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INTRODUCTION TO EXODUS

I. NAME OF THE BOOK


A. In Hebrew (MT) it is the first phrase of the book, "and these are the words (names)," which links the book of Exodus to Genesis, where the very same words appear in Gen. 46:8.


B. In the LXX translation it is ek 'odos which means "a way out" or "a road out."


C. In the Latin Vulgate of Jerome it becomes "exodus."


II. CANONIZATION


A. It is part of the first section of the Hebrew Canon called "The Torah" or "teachings" or "Law."


B. The section is known as the Pentateuch (five scrolls) in the LXX.


C. It is sometimes called "The Five Books of Moses" in English.


D. It includes a continuous historical account by Moses, from creation through Moses' life, Genesis - Deuteronomy.


III. GENRE - The book of Exodus includes four literary genres.


A. Historical narrative, Exodus 1-19; 24; 32-34


B. Poetry, Exodus 15


C. Law, Exodus 20-23


D. Specifications for the Tabernacle, Exodus 25-31, and its construction, Exodus 35-40


IV. AUTHORSHIP


A. The Torah is one unified account. Exodus starts with the CONJUNCTION "and."
See lengthy discussion in Genesis online (www.freebiblecommentary.org).


B. There are several places in Exodus where it says that Moses wrote:

1. Exod. 17:14

2. Exod. 24:4, 12

3. Exod. 34:27, 28


C. Joshua 8:31 quotes Exodus 20:25 and attributes it to Moses. Jesus quotes Exod. 20:12,17 and attributes it to Moses, Mark 7:10.


D. I have been so impressed by a new book that presents the orality of the ANE culture. I think it will solve many of the issues related to authorship and manuscript variants. It is by John H. Walton and D. Brent Sandy, The Lost World of Scripture.


V. THE EXODUS (uncertainties)

See SPECIAL TOPIC: THE EXODUS (uncertainties)


VI. SOURCES CORROBORATING THE HISTORICAL SETTING:


A. There is no written evidence from Egypt at all about the exodus. This is not unusual in light of

1. YHWH's total defeat of the Egyptian gods

2. the literary nature of Egyptian writings (i.e., royal propaganda)


B. There are some cultural examples of laws similar to the decalogue:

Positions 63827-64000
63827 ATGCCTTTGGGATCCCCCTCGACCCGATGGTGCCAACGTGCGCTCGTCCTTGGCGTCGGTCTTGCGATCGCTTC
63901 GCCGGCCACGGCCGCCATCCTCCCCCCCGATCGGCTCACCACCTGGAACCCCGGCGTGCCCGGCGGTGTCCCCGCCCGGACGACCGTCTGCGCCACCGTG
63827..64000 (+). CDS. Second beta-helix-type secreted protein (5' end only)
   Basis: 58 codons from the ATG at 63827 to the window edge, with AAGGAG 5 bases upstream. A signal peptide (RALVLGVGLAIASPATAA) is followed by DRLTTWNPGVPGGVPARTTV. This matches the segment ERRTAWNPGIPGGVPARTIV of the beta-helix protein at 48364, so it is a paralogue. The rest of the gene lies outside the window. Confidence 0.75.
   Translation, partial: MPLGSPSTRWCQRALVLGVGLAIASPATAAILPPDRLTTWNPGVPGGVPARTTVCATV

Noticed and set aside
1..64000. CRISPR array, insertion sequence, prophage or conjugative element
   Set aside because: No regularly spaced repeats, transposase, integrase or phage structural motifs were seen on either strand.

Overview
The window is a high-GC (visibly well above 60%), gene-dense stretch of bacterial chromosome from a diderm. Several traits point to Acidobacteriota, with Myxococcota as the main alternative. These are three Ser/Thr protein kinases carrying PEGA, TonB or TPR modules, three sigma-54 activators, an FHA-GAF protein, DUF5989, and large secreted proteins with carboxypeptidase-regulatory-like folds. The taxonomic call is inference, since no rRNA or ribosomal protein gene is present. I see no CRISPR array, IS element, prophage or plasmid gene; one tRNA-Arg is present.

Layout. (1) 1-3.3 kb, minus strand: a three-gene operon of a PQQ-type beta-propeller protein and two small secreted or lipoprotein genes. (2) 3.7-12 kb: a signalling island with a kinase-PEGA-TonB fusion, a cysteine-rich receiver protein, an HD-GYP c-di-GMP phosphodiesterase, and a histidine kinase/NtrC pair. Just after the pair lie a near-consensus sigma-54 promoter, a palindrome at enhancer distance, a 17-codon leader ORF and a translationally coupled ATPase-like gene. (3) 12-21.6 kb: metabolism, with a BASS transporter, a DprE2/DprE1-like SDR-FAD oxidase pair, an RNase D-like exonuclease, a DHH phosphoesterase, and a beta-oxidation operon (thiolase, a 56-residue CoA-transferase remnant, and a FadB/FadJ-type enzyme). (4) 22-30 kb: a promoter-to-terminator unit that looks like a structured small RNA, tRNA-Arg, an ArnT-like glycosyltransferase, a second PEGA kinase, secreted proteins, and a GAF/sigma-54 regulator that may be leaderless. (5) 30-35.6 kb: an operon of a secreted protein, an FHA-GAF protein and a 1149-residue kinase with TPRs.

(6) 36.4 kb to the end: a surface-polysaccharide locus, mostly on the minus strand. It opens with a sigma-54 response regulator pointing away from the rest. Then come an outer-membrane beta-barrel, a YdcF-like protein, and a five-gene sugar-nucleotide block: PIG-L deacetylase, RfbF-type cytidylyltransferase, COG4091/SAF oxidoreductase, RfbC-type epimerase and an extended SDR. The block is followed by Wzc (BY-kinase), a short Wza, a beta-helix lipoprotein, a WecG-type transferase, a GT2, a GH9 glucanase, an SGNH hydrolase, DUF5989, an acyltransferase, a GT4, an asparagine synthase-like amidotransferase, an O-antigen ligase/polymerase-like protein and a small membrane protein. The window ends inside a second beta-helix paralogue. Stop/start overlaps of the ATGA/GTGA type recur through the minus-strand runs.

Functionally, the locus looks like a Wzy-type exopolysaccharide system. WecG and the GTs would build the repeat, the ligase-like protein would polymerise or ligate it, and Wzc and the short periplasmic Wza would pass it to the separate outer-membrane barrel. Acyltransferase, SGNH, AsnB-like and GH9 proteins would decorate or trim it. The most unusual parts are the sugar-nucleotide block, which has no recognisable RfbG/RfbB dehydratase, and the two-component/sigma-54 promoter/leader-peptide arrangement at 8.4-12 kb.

1. The Laws of Lipit-Ishtar (Sumerian), from the king of Isin (1934-1924 B.C.)

2. The Laws of Eshnunna (old Babylonian), dating about 1800 B.C. from the reign of Dadusha, king of Ashnunna

3. The Code of Hammurabi (old Babylonian) from the king of Babylon, Hammurabi (1728-1686 B.C.)

4. The law codes of the Hittite kings, Mupsilis I or Hattusilis I, from about 1650 B.C.

5. The Mesopotamian law codes focus primarily on civil laws, while the biblical laws focus primarily on religious/cultic laws. ". . .we might suggest a civil bias in all cuneiform law and a cultic bias in Israelite law. . ., in Mesopotamia, offense is ultimately viewed in relation to society; while in Israel, all offense is ultimately against God," (Walton, p. 80).

6. Albrect Alt, in Essays on Old Testament History and Religion, Oxford, 1966, pp. 81-132, has identified two types of laws:

a. casuistic, which uses conditional clauses. It is characterized by an "if. . .then" structure. It does not appeal to religious or societal norms but states a prohibition and consequence.

b. apodictic, which does not use conditional clauses.

(1) Exodus 21 and Deut. 27:15-26 use the THIRD PERSON which relates to individual, specific cases

(2) Lev. 18:7-17 and Exodus 20/Deuteronomy 5 use the SECOND PERSON which is more general in scope.

c. Mesopotamian law is primarily casuistic, while Israelite law is primarily apodictic.


C. As to the old liberal argument that Moses could not have known how to write, archaeology has confirmed the existence of an early Canaanite alphabet which was used in Egypt in Moses' day.

1. Correspondence from 1400 B.C. has been found concerning the Semitic slaves in the Egyptian mines of Sinai (cf. Albright, BASOR, #110 [1948], p 12-13).